This phrasing allows us to talk about the internet as though our data doesn’t actually exist in any sort of physical form. That’s not the case: The largest internet companies, like Google, copy your emails to a huge network of globally distributed data centers, but the actual bits are still recorded on physical storage that truly exists somewhere. Though it might be difficult, Google could in fact count the physical number of places where your Gmail emails exist. In this sense, talking about “the cloud” obscures a fact that free software advocates are fond of pointing out: There is no cloud, just other people’s computers.
When your emails reside on a cloud provider’s server, the owners of that server are ultimately who decide when to let the government, or any other party, access those emails. In the case of your work’s server, those choices are made by your employer. In the case of Gmail (or any other cloud provider), this choice is typically made by the company’s legal team, based on its evaluation of the government’s demands. Most of the big companies, including Google, do have a policy of notifying users about demands before they hand over the requested data, which would give you an opportunity to assert your rights in court. However, there are many cases in which the government’s demand will be accompanied by a gag order forbidding the company from providing that notice.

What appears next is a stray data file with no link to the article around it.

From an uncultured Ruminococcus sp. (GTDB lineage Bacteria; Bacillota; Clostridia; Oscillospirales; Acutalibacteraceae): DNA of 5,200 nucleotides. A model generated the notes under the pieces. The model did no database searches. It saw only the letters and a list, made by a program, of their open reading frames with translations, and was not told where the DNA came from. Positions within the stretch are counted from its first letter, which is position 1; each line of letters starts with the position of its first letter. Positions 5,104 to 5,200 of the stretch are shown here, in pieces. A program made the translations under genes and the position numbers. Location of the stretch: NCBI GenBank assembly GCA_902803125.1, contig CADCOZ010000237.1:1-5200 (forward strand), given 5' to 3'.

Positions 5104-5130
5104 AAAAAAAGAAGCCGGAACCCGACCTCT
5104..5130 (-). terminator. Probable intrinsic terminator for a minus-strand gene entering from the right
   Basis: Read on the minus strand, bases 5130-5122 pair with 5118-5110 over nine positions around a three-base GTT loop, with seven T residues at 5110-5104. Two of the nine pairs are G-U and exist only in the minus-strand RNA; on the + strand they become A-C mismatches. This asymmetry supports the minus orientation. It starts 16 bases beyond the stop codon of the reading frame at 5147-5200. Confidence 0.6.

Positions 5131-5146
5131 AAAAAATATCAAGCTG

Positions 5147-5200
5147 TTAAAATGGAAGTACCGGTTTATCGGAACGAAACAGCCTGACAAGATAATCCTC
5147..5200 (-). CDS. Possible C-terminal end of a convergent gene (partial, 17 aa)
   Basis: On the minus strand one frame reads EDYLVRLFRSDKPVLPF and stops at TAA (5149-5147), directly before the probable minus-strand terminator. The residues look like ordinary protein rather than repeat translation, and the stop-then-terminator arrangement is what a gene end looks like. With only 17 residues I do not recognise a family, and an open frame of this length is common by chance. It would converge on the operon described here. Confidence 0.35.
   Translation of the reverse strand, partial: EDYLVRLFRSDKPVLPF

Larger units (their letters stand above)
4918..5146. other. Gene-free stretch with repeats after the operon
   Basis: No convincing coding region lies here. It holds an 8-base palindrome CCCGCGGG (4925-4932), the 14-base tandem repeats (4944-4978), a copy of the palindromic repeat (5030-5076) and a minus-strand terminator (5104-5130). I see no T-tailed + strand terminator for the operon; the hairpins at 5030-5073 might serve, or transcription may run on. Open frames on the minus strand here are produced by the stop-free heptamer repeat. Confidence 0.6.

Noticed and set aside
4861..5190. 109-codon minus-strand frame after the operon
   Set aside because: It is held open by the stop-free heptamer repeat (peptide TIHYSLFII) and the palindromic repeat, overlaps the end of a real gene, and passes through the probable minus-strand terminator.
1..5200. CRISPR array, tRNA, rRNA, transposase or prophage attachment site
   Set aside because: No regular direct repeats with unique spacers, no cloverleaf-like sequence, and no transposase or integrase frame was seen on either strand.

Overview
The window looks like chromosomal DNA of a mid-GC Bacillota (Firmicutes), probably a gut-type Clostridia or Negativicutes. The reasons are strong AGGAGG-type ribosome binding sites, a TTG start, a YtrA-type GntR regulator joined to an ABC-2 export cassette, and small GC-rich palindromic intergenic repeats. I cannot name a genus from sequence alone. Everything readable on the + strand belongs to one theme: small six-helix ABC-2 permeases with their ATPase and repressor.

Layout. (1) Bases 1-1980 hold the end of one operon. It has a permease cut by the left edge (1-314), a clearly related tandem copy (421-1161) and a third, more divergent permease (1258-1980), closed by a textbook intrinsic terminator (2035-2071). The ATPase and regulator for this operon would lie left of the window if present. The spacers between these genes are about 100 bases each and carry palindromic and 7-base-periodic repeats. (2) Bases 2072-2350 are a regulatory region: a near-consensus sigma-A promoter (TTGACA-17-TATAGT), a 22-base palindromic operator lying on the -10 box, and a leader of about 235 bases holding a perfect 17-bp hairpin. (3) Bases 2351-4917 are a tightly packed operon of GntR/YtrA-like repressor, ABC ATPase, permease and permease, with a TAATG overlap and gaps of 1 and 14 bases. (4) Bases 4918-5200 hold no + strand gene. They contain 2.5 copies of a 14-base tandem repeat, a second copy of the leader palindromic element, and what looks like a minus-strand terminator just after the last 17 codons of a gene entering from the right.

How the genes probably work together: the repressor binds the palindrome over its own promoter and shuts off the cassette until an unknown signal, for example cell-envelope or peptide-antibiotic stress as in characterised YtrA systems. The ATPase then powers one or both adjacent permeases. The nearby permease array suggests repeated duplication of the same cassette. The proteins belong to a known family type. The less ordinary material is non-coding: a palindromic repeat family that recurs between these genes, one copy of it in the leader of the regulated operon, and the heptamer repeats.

Most large email providers require a search warrant based on probable cause before handing over your emails, consistent with a key court ruling from 2010 in which the U.S. Court of Appeals for the 6th Circuit held that the Fourth Amendment protects the privacy of your email just like the correspondence you store in your own home. However, because the Supreme Court has never ruled on the issue, that one court’s decision is only technically binding on police in Kentucky, Ohio, Michigan, and Tennessee. Plus, the Department of Justice has never conceded the point that the Fourth Amendment requires it to get a warrant before seizing your emails and has over the past five years been one of the key players on Capitol Hill against legislation that would codify this clear warrant-for-emails rule in statute.